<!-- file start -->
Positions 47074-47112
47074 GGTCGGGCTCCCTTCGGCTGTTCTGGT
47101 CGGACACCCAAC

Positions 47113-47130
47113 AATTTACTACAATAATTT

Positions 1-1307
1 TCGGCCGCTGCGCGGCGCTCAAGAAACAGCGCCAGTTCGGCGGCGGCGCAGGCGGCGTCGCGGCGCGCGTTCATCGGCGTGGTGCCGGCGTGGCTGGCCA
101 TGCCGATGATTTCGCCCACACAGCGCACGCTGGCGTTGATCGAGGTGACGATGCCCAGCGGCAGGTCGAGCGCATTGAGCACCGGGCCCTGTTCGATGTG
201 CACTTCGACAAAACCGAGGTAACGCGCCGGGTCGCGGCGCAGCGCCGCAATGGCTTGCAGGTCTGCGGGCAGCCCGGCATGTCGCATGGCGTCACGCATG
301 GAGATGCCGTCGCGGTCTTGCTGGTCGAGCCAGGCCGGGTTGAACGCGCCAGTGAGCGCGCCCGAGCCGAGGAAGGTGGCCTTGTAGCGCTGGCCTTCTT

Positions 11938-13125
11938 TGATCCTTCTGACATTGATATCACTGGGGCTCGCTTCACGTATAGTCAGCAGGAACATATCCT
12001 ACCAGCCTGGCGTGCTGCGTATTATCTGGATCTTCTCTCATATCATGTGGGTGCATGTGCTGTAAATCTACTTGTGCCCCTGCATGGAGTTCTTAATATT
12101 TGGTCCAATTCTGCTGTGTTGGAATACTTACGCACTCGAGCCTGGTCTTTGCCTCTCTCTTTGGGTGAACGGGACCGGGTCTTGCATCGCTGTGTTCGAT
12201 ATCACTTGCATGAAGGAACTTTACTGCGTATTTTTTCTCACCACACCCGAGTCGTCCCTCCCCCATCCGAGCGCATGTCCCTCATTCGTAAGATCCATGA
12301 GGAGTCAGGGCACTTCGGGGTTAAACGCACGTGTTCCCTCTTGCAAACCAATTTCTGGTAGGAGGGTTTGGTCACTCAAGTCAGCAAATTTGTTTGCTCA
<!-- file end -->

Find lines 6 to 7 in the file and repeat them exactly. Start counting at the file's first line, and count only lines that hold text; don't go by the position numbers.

Positions 1-1307
1 TCGGCCGCTGCGCGGCGCTCAAGAAACAGCGCCAGTTCGGCGGCGGCGCAGGCGGCGTCGCGGCGCGCGTTCATCGGCGTGGTGCCGGCGTGGCTGGCCA